Graduation Year

2015

Document Type

Dissertation

Degree

Ph.D.

Degree Name

Doctor of Philosophy (Ph.D.)

Degree Granting Department

Civil and Environmental Engineering

Major Professor

Manjriker Gunaratne, Ph.D.

Committee Member

Gangaram Ladde, Ph.D.

Committee Member

James Musselman, M.E.

Committee Member

Qing Lu, Ph.D.

Committee Member

Wilfrido Moreno, Ph.D.

Keywords

Asphalt Pavement, Human Visual System, Image Processing, Neural Network, Pie Plate Visual Method

Abstract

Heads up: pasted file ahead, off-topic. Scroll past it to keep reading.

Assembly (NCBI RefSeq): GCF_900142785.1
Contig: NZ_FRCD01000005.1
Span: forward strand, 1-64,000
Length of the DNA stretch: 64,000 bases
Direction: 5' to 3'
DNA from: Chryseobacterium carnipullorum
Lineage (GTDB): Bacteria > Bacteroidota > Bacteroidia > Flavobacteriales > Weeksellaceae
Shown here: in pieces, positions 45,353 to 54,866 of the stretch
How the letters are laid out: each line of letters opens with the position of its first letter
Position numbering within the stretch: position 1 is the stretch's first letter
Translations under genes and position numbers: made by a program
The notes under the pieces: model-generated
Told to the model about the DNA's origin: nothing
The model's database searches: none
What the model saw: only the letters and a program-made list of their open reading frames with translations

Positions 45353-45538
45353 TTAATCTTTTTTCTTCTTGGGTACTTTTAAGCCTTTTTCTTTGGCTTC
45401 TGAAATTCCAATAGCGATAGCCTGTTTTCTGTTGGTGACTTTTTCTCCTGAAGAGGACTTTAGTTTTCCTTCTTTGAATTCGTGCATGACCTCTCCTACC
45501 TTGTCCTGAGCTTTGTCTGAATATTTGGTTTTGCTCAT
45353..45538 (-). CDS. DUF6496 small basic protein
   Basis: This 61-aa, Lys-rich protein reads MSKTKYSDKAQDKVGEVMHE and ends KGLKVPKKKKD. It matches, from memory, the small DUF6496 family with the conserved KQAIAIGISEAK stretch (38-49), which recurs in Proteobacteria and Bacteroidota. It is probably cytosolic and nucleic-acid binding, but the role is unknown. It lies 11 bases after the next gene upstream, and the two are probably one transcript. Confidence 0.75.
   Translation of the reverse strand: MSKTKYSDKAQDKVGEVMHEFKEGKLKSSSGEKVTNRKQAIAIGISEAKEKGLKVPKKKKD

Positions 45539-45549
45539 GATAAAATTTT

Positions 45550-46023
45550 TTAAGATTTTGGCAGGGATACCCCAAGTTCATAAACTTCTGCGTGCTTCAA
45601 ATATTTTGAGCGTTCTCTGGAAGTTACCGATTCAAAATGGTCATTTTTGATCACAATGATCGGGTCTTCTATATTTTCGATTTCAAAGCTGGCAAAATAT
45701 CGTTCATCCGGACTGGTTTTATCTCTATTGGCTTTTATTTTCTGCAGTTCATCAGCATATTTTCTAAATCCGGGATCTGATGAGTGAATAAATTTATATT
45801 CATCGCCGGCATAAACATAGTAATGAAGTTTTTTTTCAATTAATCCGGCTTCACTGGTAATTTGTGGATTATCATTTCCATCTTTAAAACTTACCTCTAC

Florida Department of Transportation (FDOT) has been using Open Graded Friction Course (OGFC) mixture to improve skid resistance of asphalt pavements under wet weather. The OGFC mixture design strongly depends on the Optimum Binder Content (OBC) which represents if the mixture has sufficient bonding between the aggregate and asphalt binder. At present, the FDOT designs OGFC mixtures using a pie plate visual draindown method (FM 5-588). In this method, the OBC is determined based on visual inspection of the asphalt binder draindown (ABD) configuration of three OGFC samples placed on pie plates with pre-determined trial asphalt binder contents (AC). The inspection of the ABD configuration is performed by trained and experienced technicians who determine the OBC using perceptive interpolation or extrapolation based on the known AC of the above samples. In order to eliminate the human subjectivity involved in the current visual method, an automated method for quantifying the OBC of OGFC mixtures was developed using digital images of the pie plates and concepts of perceptual image coding and neural network (NN). Phase I of the project involved the FM-5-588 based OBC testing of OGFC mixture designs consisting of a large set of samples prepared from a variety of granitic and oolitic limestone aggregate sources used by FDOT. Then the digital images of the pie plates containing samples of the above mixtures were acquired using an imaging setup customized by FDOT. The correlation between relevant digital imaging parameters and the corresponding AC was investigated initially using conventional regression analysis. Phase II of the project involved the development of a perceptual image model using human perception metrics considered to be used in the OBC estimation. A General Regression Neural Network (GRNN) was used to uncover the nonlinear correlation between the selected parameters of pie plate images, the corresponding AC and the visually estimated OBC. GRNN was found to be the most viable method to deal with the multi-dimensional nature of the input test data set originating from each individual OGFC sample that contains AC and imaging parameter information from a set of three pie plates. GRNN was trained by 70% and tested by 30% of the database completed in Phase I. Phase III of the project involved the configuration of a quality control tool (QCT) for the aforementioned automated method to enhance its robustness and the likelihood of implementation by other agencies and contractors. QCT is developed using three quality control imaging parameters (QCIP), orientation, spatial distribution, and segregation of ABD configuration of pie plate specimens (PPS) images. Then, the above QCIP were evaluated from PPS images of a variety of independent mixture designs produced using the FDOT visual method. In general, this study found that the newly developed software (GRNN-based) provides satisfactory and reliable estimations of OBC. Furthermore, the statistical and computer-generated results indicated that the selected QCIP are adequate for the formulation of quality control criteria for PPS production. It is believed that the developed QCT will enhance the reliability of the automated OBC estimation image processing-based methodology.

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